Category: Weekend Trips around Shanghai

Moganshan: Bamboo, bamboo and more bamboo

Moganshan: Bamboo, bamboo and more bamboo

Last weekend it was outing time! Our company here gives each employee a budget and an extra day off to go on a trip, aka the outing, with coworkers. Thorben’s department always does something pretty fancy:  Japan last year and Vietnam this year – I’m still bugging him to finish his blog post. My department wanted to take it a bit easier so we stayed in China. Our destination was Moganshan, which is a 3-hour drive from Shanghai.

Moganshan or Mount Mogan is both the name of the mountain and the village we spent 2 1/2 days in. Our hotel was located on the edge of the town and – as everything in this area – was surrounded by bamboo. Besides lunch and dinner we didn’t have any planned group activities. The weekend can be summed up in a few words: Relaxing, reading, hiking and eating. Many of my coworkers brought their spouses and kid(s), so you could also call it “31 Chinese and Marina in a bamboo forest.” 🙂

On Saturday and Sunday we got quite a bit of rain, so when I ventured outside the air was pretty misty. I joined some colleagues on a little hike to a waterfall on Saturday and then on a bigger one through the bamboo forest and up the hill for some good views on Sunday. Sadly, just because there is bamboo doesn’t mean there are pandas. They prefer a different he climate, so I’ll have to wait a bit longer to see some.

Monday morning we had beautiful weather but unfortunately our bus already picked us up at 10:30am. I took advantage of the sunshine for as long as I could and took lots of pictures. If anyone asks, that’s what Moganshan looked like the entire time 🙂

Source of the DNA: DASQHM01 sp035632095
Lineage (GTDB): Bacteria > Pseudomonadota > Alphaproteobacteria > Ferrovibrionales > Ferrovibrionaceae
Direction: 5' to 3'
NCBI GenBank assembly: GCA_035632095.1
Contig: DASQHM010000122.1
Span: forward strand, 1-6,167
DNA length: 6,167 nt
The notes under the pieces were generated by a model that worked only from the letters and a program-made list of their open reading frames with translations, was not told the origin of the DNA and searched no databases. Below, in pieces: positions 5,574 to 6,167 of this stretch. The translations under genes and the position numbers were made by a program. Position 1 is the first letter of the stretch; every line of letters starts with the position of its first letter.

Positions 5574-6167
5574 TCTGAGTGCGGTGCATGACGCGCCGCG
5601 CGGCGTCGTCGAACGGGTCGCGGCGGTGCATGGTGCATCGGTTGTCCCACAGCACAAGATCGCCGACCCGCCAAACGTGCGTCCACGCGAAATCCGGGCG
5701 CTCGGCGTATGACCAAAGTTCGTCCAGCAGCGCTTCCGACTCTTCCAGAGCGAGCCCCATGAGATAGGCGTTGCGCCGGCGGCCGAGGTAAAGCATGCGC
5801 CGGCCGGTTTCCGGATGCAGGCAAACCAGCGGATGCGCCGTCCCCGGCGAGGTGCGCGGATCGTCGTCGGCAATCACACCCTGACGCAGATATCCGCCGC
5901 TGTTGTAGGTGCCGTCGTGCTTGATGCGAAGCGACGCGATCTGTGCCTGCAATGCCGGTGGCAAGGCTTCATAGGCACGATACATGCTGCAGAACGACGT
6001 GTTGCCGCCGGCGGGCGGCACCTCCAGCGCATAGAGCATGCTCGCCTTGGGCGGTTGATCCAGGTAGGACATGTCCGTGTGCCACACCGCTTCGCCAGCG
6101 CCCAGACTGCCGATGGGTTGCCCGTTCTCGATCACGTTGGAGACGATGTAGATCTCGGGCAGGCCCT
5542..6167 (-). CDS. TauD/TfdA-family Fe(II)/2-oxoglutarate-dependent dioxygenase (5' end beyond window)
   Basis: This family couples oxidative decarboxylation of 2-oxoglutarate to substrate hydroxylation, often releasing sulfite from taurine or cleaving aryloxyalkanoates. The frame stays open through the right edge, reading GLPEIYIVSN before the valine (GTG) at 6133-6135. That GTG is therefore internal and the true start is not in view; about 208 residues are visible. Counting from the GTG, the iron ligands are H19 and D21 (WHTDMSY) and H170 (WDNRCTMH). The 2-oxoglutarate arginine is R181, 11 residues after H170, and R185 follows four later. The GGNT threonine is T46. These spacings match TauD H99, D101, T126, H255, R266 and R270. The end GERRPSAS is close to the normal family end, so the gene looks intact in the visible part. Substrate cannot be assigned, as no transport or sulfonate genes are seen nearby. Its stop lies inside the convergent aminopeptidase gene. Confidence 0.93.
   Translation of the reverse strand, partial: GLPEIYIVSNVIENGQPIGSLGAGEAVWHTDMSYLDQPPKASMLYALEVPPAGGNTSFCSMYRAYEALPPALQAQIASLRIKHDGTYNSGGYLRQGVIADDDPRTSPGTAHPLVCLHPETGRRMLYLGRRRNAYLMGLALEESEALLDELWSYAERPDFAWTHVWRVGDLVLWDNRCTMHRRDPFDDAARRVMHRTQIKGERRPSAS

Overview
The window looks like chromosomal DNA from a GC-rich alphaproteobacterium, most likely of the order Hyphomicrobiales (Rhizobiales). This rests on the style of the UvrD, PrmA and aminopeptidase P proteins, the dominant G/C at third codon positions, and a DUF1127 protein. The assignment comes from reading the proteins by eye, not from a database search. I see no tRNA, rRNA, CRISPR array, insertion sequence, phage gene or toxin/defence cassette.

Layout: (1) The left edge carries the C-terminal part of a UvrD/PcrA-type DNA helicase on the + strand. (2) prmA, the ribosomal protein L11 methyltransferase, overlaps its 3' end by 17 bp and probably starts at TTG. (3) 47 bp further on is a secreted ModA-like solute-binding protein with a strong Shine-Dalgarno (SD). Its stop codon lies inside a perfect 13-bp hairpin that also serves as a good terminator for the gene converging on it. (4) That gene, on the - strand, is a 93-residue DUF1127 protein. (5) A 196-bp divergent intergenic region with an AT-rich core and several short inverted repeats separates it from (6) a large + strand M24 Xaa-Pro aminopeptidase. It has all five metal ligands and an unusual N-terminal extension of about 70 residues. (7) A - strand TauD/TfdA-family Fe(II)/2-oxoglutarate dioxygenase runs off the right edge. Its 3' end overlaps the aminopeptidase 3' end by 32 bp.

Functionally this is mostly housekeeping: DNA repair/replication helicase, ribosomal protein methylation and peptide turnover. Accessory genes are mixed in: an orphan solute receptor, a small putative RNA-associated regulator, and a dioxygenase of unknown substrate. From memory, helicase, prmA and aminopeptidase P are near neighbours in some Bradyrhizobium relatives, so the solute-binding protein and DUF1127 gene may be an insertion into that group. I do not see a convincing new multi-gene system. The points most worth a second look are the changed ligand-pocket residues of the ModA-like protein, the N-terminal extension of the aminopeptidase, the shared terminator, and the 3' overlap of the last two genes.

Overall, it was a very relaxing weekend (especially after all the kids returned to Shanghai Sunday after lunch 🙂 ) in beautiful surroundings.

Zhujiajiao – an ancient Chinese water town

Zhujiajiao – an ancient Chinese water town

The ancient water town

This weekend we took a trip to an ancient water town just outside of Shanghai. It’s called 朱家角 [Zhūjiājiǎo] and is 1,700 years old. We went there together with our friend Pearl from Taiwan and her friend, who is a Shanghai local. Although it is a rather touristy place, it was not too crowded.

Zhūjiājiǎo is famous for its many rivers and bridges, and there are historical buildings like a post office from the Qing Dynasty, the last imperial dynasty before the foundation of the Republic of China.

Some people call it Shanghai’s Venice and indeed, there are many boats you can take around town. We spent the whole day walking in one direction, and then took the boat to get back to the car.

We also visited a Daoist temple. The wooden structures of the temple have been built without using any nails or screws – just wooden connectors. It must have been one big puzzle!

Local food and another tea ceremony

When we had lunch, Marina and I didn’t even try to order after one glance at the menu – no pictures or translations. Instead, our local friends ordered specialties and their favorites. We had green pepper beef, eels, chicken, fried pork, sweet lotus, and some vegetable dishes on the side.  It was all very tasty and spicy. We had to get used to the looks of it, but we were happy to get a real taste of the local food.